The jury is still out. The winners and honorable mentions will be revealed next week.
The library will host a second challenge this summer, and we will compile an anthology of Vineyard Limericks for 2010. This publication will be available this fall.
Colleen E. Morris,
West Tisbury Free Public Library
Blow, you resource, blow
To the Editor:
On January 27, the Massachusetts Ocean Management Plan was released. The Ocean Plan work group identified 11 fossil energy generating facilities and one nuclear facility adjacent to the planning area, with a total generation capacity of 7,942 MW. A megawatt generates about as much electricity as 225 to 300 households use.
Coal, oil, and natural gas are burned to generate 75 percent of Massachusetts' electricity, hydroelectric 18 percent, and nuclear seven percent. Massachusetts has no reserves of coal, oil (except offshore), or natural gas (except offshore).
Natural gas is the principle carbon-based fuel burned by Massachusetts utilities for generating around 40 percent of our electricity. Natural gas is received by pipeline from the U.S. Gulf Coast and Canada and imported via liquefied natural gas (LNG) import terminals in Boston. The Everett and Gateway LNG import facilities serve the Northeast, while a third facility (Neptune LNG) was recently approved.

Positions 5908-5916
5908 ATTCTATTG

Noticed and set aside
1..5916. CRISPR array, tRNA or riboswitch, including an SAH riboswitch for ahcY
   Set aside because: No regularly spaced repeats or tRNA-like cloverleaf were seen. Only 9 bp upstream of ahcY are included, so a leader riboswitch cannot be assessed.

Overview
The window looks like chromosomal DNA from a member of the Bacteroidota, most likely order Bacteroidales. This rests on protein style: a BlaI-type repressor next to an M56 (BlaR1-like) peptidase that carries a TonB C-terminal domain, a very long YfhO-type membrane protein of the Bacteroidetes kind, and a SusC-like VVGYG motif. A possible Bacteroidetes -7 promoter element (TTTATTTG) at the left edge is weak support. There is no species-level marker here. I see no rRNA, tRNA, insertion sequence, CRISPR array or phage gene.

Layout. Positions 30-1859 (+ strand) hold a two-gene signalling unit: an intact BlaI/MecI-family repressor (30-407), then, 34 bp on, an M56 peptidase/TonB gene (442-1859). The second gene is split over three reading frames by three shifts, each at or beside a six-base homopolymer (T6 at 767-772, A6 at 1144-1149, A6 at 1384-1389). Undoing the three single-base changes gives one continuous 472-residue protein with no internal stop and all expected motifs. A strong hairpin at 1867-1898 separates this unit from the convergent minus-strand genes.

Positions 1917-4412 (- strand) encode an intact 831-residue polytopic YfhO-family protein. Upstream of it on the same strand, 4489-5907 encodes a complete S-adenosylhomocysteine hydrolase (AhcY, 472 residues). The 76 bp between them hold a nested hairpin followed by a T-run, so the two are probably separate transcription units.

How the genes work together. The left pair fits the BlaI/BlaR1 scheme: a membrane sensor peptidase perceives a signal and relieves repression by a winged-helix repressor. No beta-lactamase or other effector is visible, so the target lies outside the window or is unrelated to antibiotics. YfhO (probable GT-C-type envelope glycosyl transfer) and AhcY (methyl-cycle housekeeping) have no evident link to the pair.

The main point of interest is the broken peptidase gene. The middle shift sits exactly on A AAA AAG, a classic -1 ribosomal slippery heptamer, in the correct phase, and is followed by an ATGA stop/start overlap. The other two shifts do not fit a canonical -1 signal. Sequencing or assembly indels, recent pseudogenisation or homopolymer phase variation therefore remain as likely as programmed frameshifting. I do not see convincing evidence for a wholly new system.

There are currently three major natural gas pipelines that transect Massachusetts Ocean Management Plan area: Hubline, a natural gas pipeline that brings product from landside sources, and two ocean pipelines and their accessory infrastructure that bring natural gas from LNG ships, which are (or will be) moored at deepwater ports seaward of the planning area.
Massachusetts' increasing dependence on natural gas for power generation, 40 percent of its residents also use natural gas, coupled with its high population density along the coast and its lack of real estate for developing utility-scale land-based wind electrical power generation facilities; make it a prime candidate for the pursuit of utility scale offshore wind.
The U.S. Department of Energy (USDOE) estimates that more than 900 gigawatts (GW) (close to the current installed U.S. electrical capacity) of potential wind energy exists off the coast of the United States, with more than 50 percent located off the North Atlantic coastline. New England is an ideal location for wind farm development because of its high wind resource in shallow waters close to major population centers.
Massachusetts offshore wind is classified as excellent to outstanding by the Department of Energy National Renewable Energy Laboratory (NREL). Offshore wind projects could produce over 100 percent of the electricity used by the residents in Massachusetts.